“We’re hitting records every day.”

LA Metro launched its on-demand service to provide a first-and-last mile solution for individuals traveling to and from Metro stations — increasing mobility equity, while also reducing  congestion and greenhouse gas emissions in what Avital Shavit calls a largely “auto-centric” region. Shavit is the Senior Manager of the LA Metro’s Office of Extraordinary Innovation and she says that ridership bouncing back is all about flexibility. 

“Right now we’re at about 50% of our pre-COVID ridership on all of our bus and rail across LA County, but we have higher ridership on our Via service than we ever have had before.” Shavit credits this phenomenon to the flexibility of on-demand transit — specifically, a swift service adjustment from first-and-last mile to origin-to-destination service at the start of the pandemic.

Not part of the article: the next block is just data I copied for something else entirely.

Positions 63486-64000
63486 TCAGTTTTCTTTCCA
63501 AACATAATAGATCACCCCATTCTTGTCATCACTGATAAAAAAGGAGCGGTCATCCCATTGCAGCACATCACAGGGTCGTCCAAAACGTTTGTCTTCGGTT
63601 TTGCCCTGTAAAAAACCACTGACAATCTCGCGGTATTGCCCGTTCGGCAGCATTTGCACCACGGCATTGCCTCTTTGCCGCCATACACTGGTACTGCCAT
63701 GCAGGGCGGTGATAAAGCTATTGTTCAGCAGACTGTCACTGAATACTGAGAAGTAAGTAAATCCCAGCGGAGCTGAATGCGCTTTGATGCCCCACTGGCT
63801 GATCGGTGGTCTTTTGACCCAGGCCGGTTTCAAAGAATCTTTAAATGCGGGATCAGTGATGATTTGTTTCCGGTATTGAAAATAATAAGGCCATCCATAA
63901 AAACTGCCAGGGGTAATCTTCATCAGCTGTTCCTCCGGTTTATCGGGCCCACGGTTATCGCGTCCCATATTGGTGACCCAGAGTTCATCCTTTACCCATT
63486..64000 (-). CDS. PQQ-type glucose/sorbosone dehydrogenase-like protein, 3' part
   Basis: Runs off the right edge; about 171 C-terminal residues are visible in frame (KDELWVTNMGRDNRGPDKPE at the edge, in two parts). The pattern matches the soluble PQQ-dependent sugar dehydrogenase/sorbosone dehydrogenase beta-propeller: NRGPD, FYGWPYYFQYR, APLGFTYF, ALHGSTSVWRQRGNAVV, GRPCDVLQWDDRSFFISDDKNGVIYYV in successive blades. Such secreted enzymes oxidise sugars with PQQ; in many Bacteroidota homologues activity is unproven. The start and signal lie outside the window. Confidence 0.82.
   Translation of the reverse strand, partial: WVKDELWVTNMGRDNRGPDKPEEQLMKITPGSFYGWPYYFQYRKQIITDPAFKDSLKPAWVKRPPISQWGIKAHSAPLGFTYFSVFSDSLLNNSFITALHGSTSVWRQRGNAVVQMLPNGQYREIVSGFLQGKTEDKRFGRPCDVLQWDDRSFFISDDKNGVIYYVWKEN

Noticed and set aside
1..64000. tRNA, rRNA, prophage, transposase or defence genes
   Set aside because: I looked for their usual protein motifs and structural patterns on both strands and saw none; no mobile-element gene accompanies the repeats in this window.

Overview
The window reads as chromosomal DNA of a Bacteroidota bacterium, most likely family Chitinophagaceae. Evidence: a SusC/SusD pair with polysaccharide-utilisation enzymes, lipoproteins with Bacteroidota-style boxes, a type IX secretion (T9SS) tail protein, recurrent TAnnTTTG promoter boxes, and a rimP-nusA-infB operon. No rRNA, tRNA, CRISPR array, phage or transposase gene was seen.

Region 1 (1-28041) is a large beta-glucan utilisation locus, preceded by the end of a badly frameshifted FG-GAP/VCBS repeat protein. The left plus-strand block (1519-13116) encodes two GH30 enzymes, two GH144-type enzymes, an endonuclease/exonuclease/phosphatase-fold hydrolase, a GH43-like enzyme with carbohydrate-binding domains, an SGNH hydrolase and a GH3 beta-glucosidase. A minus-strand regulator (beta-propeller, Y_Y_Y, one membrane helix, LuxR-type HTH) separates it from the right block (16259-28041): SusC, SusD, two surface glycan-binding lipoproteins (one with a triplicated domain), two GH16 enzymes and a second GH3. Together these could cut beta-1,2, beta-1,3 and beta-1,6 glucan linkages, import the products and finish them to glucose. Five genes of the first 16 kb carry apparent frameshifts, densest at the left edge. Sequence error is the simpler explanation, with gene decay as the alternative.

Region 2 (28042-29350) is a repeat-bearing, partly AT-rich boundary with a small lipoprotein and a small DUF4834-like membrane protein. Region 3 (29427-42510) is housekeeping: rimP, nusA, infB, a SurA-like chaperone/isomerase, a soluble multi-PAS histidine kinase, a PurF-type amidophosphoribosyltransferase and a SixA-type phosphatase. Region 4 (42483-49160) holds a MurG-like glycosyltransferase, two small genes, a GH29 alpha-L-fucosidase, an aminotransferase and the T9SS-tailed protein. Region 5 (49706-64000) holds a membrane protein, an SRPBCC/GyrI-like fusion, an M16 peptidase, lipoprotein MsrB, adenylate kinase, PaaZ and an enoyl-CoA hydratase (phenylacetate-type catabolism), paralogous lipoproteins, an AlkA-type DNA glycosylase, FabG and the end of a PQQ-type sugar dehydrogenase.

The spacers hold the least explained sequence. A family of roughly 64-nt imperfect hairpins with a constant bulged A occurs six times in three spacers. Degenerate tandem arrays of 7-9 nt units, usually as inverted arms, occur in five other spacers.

Nicole Maione, Manager of Transit and Parking in Sault Ste. Marie, Ontario noted that The Soo (as residents affectionately call the small city) also initially saw a severe drop in ridership due to COVID-19. Sault Ste. Marie is a relatively rural community, with a population clocking in at about 73,000. In March and April, the city’s conventional transit services were down to roughly 20% of pre-COVID ridership levels, and they now sit at approximately 50%. And yet, “throughout the pandemic, our on-demand ridership was always about 25% higher [than conventional transit],” Maione said.